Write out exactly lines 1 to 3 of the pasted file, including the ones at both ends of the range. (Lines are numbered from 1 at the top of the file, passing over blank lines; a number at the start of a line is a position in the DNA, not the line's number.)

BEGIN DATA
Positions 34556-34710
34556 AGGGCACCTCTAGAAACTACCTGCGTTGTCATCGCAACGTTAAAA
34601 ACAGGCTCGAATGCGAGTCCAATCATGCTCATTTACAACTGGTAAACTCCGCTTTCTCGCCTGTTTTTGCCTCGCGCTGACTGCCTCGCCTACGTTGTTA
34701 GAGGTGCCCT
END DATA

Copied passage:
Positions 34556-34710
34556 AGGGCACCTCTAGAAACTACCTGCGTTGTCATCGCAACGTTAAAA
34601 ACAGGCTCGAATGCGAGTCCAATCATGCTCATTTACAACTGGTAAACTCCGCTTTCTCGCCTGTTTTTGCCTCGCGCTGACTGCCTCGCCTACGTTGTTA